Table of Contents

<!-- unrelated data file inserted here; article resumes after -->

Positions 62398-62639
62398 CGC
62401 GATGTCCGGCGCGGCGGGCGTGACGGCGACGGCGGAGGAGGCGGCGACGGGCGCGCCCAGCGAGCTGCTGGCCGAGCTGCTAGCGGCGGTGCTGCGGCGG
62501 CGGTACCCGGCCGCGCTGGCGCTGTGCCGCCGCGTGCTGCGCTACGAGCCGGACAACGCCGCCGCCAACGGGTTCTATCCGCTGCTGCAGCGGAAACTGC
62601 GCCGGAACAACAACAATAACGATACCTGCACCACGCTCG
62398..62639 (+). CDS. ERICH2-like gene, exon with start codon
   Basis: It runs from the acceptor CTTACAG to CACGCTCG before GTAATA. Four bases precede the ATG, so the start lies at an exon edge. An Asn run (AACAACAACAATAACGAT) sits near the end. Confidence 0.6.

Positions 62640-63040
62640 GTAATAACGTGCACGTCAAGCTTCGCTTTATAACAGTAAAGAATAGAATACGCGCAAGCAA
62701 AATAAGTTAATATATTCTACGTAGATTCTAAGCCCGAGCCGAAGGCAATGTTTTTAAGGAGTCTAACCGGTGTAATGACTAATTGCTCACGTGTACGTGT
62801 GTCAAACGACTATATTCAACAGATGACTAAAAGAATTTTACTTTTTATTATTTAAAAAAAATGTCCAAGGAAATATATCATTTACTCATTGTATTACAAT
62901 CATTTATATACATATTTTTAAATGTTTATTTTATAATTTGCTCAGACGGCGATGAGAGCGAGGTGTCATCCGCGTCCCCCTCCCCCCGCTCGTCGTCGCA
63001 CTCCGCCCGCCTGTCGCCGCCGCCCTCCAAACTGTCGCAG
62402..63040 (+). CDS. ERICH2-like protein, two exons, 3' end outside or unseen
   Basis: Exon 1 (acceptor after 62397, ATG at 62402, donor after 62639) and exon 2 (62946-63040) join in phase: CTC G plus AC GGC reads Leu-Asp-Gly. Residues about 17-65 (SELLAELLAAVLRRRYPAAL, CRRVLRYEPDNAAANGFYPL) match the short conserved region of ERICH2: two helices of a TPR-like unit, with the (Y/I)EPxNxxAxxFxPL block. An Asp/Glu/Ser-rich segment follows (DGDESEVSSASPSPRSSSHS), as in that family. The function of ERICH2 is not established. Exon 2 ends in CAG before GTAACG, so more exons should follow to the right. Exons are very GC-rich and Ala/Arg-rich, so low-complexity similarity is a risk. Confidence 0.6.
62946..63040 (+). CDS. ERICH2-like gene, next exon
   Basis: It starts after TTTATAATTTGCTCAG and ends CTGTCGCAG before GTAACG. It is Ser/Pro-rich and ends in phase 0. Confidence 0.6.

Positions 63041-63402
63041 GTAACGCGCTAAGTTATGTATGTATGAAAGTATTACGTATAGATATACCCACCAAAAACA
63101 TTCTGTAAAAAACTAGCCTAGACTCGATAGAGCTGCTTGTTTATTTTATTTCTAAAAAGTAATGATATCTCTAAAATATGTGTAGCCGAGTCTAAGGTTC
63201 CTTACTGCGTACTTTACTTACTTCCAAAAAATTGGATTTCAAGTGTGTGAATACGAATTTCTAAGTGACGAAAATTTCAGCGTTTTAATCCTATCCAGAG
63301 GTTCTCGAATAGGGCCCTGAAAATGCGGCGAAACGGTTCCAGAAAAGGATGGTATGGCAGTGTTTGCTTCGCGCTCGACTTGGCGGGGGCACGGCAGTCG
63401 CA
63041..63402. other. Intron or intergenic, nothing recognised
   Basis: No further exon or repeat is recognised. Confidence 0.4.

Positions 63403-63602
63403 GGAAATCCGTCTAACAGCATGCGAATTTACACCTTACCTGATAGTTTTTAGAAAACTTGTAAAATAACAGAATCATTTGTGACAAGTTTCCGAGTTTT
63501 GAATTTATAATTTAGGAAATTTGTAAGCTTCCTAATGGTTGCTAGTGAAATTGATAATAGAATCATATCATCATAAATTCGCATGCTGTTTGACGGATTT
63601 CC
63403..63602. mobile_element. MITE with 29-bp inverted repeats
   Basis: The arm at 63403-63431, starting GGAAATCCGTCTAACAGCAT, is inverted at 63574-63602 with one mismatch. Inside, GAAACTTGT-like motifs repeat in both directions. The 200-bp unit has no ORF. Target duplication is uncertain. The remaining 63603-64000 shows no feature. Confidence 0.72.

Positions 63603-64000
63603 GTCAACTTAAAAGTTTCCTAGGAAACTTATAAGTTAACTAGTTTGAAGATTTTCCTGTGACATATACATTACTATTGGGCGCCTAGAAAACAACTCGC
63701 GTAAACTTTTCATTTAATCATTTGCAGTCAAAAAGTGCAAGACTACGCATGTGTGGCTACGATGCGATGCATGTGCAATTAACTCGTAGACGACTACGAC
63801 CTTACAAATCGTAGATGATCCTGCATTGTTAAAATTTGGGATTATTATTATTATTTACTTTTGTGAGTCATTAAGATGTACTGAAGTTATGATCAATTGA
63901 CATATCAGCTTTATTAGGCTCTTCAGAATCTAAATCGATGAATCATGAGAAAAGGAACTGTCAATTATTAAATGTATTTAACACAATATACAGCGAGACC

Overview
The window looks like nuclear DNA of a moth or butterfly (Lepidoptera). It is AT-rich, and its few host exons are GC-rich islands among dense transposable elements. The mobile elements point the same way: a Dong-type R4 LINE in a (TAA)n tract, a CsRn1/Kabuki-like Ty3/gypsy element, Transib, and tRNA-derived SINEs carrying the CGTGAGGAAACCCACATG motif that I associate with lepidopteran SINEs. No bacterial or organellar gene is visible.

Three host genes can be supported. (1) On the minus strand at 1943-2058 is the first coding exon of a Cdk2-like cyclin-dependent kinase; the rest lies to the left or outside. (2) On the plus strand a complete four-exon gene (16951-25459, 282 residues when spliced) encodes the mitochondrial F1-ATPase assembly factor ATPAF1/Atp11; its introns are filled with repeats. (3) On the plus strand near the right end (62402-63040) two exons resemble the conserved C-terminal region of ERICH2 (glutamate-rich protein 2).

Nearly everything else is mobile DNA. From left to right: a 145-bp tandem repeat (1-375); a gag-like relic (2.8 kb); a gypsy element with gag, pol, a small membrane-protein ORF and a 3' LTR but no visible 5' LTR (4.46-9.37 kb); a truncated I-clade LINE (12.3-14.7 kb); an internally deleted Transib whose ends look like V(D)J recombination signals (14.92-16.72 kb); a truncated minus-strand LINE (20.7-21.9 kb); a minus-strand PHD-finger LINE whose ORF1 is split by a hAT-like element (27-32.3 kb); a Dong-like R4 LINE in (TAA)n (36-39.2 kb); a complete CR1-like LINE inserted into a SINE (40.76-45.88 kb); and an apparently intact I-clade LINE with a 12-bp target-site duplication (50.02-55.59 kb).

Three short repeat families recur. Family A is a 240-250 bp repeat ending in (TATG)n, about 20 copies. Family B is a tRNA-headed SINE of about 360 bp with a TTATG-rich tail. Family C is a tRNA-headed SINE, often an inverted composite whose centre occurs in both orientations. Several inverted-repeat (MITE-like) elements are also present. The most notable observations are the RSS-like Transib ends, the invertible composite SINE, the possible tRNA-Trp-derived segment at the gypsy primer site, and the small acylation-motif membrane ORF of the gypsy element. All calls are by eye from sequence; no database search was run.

Part I Concepts and Processes of Self-Regulation; 1 Self-Regulation: Principles and Tools; 2 Expectancies, Values, Identities, and Self-Regulation; 3 Self-Regulation: Conceptual Issues and Relations to Developmental Outcomes in Childhood and Adolescence; 4 Effortful Control in Adolescence: Individual Differences within a Unique Developmental Window; Part II Historical and Biological Influences; 5 Historical Perspectives on Self-Regulation in Adolescence 6 Adolescence: Biology, Epidemiology, and Process Considerations7 Emotion Regulation and Primate Sociality; Part III Neural Mechanisms; 8 The Neural Underpinnings of Adolescent Risk-Taking: The Roles of Reward-Seeking, Impulse Control, and Peers; 9 Development of the Social Brain in Adolescence; 10 The Role of Reflection in Promoting Adolescent Self-Regulation; Part IV Peer and Parent Relationships; 11 Goals and Goal Pursuit in the Context of Adolescent-Parent Relationships; 12 Self-Regulation and Adolescent Substance Use; 13 The Cultural Context of Adolescent Self-Regulation Part V Interventions14 Rumination and Self-Regulation in Adolescence; 15 Promoting Youth Self-Regulation through Psychotherapy: Redesigning Treatments to Fit Complex Youths in Clinical Care; 16 Parent-Based Interventions to Reduce Adolescent Problem Behaviors: New Directions for Self-Regulation Approaches; Author Index; Subject Index During the transition from childhood to adulthood, adolescents face a unique set of challenges that accompany increased independence and responsibility. This volume combines cutting-edge research in the field of adolescence and the field of motivation and self-regulation to shed new light on these challenges and the self-regulation tools that could most effectively address them. Leading scholars discuss general principles of the adolescent period across a wide variety of areas, including interpersonal relationships, health and achievement. Their interdisciplinary approach covers perspectives from history, anthropology and primatology, as well as numerous subdisciplines of psychology - developmental, educational, social, clinical, motivational, cognitive and neuropsychological. Self-Regulation in Adolescence stresses practical applications, making it a valuable resource not only for scholars, but also for adolescents and their family members, teachers, social workers and health professionals who seek to support them. It presents useful strategies that adolescents can adopt themselves and raises important questions for future research.